Employers used to train their workers to prepare for upcoming promotions. Nowadays, more companies invest time and resources in full-scale succession planning for their high-potential employees.
In the last three years, more businesses are identifying and building up top performers, said Brian Koldyke, VP of professional services forconsulting firm WisdomNet.
"Organizations are doing a better job of looking forward two to three years to understand the nature of the organization—the types of capabilities, quantity of people, automation and outsourcing," said Koldyke. "They're beginning to align the organization so that it's going in that direction."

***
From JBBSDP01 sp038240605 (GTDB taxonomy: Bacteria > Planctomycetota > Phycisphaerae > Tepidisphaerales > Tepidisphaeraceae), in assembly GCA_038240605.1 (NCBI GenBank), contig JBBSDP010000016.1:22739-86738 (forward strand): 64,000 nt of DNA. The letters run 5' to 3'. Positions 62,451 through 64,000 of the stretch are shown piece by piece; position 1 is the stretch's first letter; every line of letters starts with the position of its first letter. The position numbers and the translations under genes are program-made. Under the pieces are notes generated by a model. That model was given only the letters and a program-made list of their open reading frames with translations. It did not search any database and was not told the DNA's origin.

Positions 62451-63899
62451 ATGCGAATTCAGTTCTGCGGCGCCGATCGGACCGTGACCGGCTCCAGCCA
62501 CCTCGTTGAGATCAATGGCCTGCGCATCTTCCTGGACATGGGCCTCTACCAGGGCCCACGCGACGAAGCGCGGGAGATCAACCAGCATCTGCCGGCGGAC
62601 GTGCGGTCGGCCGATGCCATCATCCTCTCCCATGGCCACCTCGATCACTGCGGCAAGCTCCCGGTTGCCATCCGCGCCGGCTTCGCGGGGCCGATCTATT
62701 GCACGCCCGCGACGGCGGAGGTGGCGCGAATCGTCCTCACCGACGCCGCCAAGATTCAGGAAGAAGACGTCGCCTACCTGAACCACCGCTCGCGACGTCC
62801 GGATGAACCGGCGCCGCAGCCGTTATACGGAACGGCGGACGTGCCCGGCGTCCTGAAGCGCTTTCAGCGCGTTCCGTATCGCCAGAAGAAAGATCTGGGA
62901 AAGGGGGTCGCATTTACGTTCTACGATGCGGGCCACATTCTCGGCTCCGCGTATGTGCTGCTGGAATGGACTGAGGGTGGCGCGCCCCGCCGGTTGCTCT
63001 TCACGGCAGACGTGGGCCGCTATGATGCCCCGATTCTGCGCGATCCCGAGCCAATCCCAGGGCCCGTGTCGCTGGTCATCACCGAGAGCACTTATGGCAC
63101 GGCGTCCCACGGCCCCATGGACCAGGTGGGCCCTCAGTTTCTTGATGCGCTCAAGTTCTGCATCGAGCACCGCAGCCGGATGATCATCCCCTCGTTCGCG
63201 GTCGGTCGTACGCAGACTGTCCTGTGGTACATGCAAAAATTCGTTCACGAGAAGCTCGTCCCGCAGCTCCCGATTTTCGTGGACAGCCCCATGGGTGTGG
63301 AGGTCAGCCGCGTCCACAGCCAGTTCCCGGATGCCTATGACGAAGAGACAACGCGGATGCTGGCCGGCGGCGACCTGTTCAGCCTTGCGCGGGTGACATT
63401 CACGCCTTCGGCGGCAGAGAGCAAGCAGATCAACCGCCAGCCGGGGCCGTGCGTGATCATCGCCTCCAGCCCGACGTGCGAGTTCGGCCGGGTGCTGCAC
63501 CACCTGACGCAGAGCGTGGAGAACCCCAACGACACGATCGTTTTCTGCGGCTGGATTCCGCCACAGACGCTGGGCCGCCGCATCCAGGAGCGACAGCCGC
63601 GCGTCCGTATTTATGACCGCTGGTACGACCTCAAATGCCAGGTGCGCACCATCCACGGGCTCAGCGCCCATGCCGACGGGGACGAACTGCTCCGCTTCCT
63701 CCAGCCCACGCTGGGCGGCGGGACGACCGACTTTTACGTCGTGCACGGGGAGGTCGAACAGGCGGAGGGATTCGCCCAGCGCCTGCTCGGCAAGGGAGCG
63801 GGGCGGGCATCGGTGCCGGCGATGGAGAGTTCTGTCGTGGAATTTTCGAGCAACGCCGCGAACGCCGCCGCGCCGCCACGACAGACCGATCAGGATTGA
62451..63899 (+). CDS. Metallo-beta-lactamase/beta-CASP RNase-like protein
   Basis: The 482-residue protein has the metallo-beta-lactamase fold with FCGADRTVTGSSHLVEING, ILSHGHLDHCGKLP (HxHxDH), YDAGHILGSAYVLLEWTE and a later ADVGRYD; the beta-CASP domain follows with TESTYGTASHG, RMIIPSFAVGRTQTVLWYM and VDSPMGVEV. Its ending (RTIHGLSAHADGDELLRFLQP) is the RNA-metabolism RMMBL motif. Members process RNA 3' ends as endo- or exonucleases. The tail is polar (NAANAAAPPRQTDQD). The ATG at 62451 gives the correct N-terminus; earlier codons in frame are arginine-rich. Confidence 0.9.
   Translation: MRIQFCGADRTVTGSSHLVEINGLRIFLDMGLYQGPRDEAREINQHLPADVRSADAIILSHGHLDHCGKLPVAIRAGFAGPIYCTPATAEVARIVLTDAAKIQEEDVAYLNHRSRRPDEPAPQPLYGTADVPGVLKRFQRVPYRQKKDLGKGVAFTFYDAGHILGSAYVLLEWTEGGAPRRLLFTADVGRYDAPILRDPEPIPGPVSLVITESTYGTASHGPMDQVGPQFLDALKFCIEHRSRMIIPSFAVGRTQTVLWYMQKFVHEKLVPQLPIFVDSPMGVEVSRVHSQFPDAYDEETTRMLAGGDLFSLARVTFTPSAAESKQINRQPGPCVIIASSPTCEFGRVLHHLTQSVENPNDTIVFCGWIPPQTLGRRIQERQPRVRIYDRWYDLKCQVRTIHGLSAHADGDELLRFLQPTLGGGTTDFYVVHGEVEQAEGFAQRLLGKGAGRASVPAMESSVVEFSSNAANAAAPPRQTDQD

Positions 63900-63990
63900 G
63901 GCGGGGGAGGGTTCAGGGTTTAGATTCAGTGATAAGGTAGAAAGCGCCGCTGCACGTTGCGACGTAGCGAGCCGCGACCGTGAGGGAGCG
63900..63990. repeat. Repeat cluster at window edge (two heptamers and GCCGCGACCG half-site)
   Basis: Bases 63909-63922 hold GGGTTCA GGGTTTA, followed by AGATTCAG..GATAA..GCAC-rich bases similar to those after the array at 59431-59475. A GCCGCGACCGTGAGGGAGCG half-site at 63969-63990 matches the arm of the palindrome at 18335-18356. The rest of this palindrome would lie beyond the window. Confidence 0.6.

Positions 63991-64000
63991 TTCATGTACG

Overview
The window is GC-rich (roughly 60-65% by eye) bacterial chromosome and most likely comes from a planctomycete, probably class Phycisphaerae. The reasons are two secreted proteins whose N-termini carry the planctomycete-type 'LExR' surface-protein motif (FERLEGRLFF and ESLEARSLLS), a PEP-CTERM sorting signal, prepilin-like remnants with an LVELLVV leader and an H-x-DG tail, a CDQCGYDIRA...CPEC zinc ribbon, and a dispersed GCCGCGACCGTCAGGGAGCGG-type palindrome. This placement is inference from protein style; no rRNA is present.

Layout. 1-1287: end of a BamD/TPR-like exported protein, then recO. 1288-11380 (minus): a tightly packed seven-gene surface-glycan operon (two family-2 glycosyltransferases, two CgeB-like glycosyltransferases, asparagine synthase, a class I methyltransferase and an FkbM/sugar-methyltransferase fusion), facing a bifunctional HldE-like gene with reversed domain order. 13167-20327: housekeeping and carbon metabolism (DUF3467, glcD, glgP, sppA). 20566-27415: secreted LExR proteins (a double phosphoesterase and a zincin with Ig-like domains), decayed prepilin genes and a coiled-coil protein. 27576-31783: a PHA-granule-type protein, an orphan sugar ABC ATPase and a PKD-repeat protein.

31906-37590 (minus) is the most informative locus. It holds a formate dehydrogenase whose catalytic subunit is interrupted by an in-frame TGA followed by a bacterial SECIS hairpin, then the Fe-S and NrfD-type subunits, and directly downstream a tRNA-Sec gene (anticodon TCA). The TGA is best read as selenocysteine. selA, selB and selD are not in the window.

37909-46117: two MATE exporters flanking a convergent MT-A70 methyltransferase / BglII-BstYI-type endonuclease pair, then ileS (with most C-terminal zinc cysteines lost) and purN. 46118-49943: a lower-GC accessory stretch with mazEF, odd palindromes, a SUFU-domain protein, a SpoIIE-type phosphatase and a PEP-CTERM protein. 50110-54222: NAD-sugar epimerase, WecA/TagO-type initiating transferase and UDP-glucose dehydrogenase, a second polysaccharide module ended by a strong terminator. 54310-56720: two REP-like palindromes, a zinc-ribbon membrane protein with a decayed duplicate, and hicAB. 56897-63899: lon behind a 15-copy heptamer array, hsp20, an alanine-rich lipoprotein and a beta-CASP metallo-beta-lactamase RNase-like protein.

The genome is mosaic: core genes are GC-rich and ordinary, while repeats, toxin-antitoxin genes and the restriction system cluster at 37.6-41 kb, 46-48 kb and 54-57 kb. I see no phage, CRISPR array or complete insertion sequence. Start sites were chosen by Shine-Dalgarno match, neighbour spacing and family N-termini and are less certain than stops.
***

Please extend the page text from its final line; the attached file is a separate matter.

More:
Companies that have moved in this direction: First Data, Western Union, American Express, Dell Computer Corp., BellSouth, Accenture, Weyerhaeuser Corp. and Clorox Co.
The key: HR needs to be more proactive and less reactive in succession-planning initiatives.
- When competition might come from within, keep employees honest
- When employee claims co-worker harassment, investigate promptly, act reasonably
- Despite rising health care costs, Oregon offers full benefits
- Collect big tax savings from first-year depreciation ...
- How to trim your tax bill by having parents watch your kids